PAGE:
Strengthen and expand collaborations with adult school and other community partners:

Expanded collaboration with Sequoia Adult School in Spring 2011 includes Canada College ESL course offered day and evening for students who have completed the highest level of ESL at the Adult School. We continue to collaborate with Sequoia Union High School District (SUHSD) and Redwood City School District (RCSD), both of whom contract with the College to offer beginning level English and Vocational ESL courses and childcare in the community.

Discussions have taken place with two community partners to try to connect Canada College ESL classes with their services:

        Acterra:  ESL and Green Gardening Certificate with the City of Redwood City

        Puente de la Costa Sur

Strengthen and expand collaborations with other departments and divisions: We continue to build more learning communities with the Early Childhood Education (ECE) department.  These learning communities support Spanish speaking students in completing the core courses- as well as some electives- of Early Childhood Development classes, including Early Childhood Curriculum, Early Childhood Principles, Child Development, and the Child, Family and Community course.  These companion courses build vocabulary and other language skills in English, with the goal of preparing them for future study of ECE coursework in English and or bilingual positions in the field of Early Childhood.  We are currently creating new curriculum to better align with the ECE courses.  External funding from the Grove Family Foundation was secured for this purpose by one of the members of the ESL department.  One unit of coordination was granted for both spring 2011 and fall 2012 for this purpose.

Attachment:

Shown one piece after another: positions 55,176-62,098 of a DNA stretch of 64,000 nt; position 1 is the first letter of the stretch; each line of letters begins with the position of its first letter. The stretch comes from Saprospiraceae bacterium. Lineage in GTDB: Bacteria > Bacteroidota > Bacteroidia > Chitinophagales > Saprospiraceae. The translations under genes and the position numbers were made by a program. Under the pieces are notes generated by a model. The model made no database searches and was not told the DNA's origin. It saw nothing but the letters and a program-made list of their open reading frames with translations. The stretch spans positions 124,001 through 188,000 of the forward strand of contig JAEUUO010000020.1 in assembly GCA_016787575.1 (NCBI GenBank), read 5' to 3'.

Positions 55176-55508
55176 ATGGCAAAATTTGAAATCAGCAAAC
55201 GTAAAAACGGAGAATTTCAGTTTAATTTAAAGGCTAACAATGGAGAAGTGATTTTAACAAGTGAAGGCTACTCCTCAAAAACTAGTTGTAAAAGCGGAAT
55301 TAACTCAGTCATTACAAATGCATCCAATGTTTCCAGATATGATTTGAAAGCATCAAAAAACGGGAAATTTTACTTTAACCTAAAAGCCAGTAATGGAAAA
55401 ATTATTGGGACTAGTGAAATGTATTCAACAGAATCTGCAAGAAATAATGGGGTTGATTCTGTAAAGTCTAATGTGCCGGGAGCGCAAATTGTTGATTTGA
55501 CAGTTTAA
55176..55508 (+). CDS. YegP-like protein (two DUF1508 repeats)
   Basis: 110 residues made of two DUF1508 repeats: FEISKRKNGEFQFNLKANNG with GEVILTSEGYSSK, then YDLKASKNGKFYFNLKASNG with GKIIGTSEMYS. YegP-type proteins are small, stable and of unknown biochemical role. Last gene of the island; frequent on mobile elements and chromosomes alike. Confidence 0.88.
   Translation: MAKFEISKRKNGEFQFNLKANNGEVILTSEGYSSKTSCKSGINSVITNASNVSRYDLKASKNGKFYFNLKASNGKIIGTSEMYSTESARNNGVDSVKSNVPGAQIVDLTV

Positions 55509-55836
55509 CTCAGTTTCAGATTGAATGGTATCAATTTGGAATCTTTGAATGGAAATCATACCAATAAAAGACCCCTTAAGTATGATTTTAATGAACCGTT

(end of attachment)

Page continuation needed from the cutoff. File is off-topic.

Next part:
1. Faculty and Staff hiring requests:

Guidelines:  The request should explain clearly and with supporting data how it will serve Department/Program/Division/College needs.  Information from the most recent comprehensive program should be included.

ESL Recruitment and Retention Specialists to offer wrap-around needs

As the department is working on projects like the Neighborhood College and collaboration with Sequoia Adult School to support community needs, a recruitment and retention specialist will help support the needs of ESL students.  

  1. Professional Development needs:

Guidelines:  The request should explain clearly how it will serve Department/Program/Division/College needs

Release time, workshops and in-house training in the following areas are needed to support the innovations promoted in the department

  1. Equipment Requests: (Item description, Number of Items, Total Cost)

Guidelines:  The request should explain clearly how the request will serve Department/Program/Division/College needs including Item description, Number of Items, Total Cost

ELMO TT-02RX Classroom Visual Presenter, $718 (without ed discount)

Details and cost

Amount

Latitude XT2 Tablet PC

Price                $3,028.00

Instant Savings                $614.60

Price                $2,413.40

4

Dell 464-7196 Latitude E-Port Docking Station